Session 2

“Christianity and Racism in the Aftermath of the Trump Presidency”
Craig Ford, Assistant Professor of Theology and Religious Studies

Watch the Recording

This celebration of Martin Luther King Jr. Day brings us to the close of one of the most tumultuous presidencies in American history. As the nation transitions, this lecture engages two questions: how to make sense of the Trump presidency within the context of America’s history with racism, and what role Christians might play as we look to the months and years ahead.


“The Role of the Academy in Activism for Social Justice”
Jennifer Hockenbery, Divisional Dean of Humanities

Watch the Recording

This presentation discusses how Martin Luther King Jr. found insight on activism from Hegel and why bell hooks advocates that academic work is social justice work, while opening the floor to pragmatic examples of how the freedom of the academic can inspire the fight for freedom for all people.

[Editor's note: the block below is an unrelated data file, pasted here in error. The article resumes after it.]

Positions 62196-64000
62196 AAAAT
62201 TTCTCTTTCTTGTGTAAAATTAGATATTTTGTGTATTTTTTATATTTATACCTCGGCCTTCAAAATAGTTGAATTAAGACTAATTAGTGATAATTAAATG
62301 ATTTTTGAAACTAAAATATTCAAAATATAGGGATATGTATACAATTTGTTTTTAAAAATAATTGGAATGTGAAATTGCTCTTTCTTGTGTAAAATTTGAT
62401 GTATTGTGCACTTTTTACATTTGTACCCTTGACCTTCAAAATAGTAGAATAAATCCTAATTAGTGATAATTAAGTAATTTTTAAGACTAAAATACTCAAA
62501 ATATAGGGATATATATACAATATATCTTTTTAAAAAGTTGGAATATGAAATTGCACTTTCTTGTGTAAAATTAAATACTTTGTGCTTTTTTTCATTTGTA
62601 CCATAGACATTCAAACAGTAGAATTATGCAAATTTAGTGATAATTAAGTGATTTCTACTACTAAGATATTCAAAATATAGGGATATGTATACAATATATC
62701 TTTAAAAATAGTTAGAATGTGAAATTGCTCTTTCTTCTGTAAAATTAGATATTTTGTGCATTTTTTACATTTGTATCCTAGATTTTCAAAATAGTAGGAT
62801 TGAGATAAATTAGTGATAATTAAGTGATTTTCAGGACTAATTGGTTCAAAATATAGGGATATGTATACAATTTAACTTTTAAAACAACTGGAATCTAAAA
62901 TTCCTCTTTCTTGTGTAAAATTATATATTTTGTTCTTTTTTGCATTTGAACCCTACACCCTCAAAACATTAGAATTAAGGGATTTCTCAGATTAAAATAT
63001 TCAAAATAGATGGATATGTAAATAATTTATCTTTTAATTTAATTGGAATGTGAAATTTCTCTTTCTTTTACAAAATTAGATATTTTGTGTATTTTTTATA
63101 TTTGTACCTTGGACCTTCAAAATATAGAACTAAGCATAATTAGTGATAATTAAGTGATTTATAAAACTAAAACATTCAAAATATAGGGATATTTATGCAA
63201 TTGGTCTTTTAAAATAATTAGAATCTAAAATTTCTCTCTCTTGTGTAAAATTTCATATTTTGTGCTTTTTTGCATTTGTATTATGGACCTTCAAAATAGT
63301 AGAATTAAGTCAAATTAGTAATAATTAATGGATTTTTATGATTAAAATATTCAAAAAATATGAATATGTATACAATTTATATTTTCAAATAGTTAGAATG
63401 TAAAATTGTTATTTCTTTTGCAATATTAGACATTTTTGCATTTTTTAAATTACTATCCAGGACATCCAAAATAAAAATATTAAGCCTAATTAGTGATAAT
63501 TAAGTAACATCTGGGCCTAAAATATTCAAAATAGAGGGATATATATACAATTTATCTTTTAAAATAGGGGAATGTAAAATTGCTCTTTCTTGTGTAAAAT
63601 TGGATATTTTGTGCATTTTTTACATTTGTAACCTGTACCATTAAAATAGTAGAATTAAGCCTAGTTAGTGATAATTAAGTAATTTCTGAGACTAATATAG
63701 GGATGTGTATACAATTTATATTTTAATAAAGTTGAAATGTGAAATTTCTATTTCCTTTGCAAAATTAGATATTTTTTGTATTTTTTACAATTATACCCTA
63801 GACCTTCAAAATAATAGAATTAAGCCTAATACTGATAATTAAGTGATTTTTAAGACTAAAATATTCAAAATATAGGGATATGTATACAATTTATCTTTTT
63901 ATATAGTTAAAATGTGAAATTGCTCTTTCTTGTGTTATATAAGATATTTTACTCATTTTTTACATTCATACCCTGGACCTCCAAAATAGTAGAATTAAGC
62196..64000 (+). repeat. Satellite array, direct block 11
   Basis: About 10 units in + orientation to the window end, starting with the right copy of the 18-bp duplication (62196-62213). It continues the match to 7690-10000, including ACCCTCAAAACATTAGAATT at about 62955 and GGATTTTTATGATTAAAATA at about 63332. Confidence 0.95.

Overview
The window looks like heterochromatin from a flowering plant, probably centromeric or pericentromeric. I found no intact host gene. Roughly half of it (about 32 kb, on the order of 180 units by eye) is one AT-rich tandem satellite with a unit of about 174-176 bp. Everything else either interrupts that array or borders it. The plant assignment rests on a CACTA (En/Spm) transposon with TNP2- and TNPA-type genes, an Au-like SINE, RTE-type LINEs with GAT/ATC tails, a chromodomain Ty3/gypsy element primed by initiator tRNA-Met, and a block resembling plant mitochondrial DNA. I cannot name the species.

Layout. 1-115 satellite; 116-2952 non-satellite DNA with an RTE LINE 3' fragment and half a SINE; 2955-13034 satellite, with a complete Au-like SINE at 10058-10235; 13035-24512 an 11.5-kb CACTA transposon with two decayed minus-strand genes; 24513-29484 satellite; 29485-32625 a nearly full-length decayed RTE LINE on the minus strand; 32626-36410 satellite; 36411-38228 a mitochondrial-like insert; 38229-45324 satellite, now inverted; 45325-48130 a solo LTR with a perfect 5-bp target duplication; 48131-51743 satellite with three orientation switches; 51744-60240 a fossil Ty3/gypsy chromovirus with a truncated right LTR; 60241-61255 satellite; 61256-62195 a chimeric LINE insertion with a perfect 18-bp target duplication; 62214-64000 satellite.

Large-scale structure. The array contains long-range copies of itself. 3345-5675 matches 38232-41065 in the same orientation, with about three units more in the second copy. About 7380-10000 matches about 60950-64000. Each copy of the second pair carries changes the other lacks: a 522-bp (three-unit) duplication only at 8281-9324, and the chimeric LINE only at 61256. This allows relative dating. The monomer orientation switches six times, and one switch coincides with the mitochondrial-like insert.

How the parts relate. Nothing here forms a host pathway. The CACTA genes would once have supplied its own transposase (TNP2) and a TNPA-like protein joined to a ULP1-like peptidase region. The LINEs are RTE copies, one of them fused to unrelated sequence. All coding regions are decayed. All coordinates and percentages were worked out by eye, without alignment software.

Note: “A Constellation of Images” offered by Rev. James P. Neilson O.Praem is not available for viewing.

Session 3

“Race, Reading, and Empathy”
Raquel Lopez, Associate Professor of Psychology

Watch the Recording


Reading Black people’s stories is a vitally important practice in anti-racist work. In this session, we learn about several great novels, hear insights about the authors,and workshop ways to use this information in our community.


“Learning and Unlearning and Relearning as Steps Forward”
Kristin Vogel, Director of Library

Watch the Recording (SNC login required)

This conversation focuses on how our habits and our expertise can trip us up and what we can do about it, particularly applying this to social justice, crucial conversations and making a difference.

Session 1

“Continuing the Conversation: Peaceful BLM/BSU protest at SNC”
Corey Ciesielczyk, Director of Academic Success Support Accessibility and Athletic Liaison

Watch the Recording (SNC login required)

An open discussion of cultural climate both locally and nationally.


“We’re Not There Yet”
Angel Saavedra Cisneros, Assistant Professor of Political Science

Watch the Recording

Presentation Slides


This lecture/workshop presented some opportunities for thought and sharing by contextualizing existing research on racial bias, identity politics and agency.


“Before Martin, Howard: A Revolutionary Interpretation of Jesus”
Derek Elkins, Interim Co-Director for the Emmaus Center for Spiritual Life and Vocation

Watch the Recording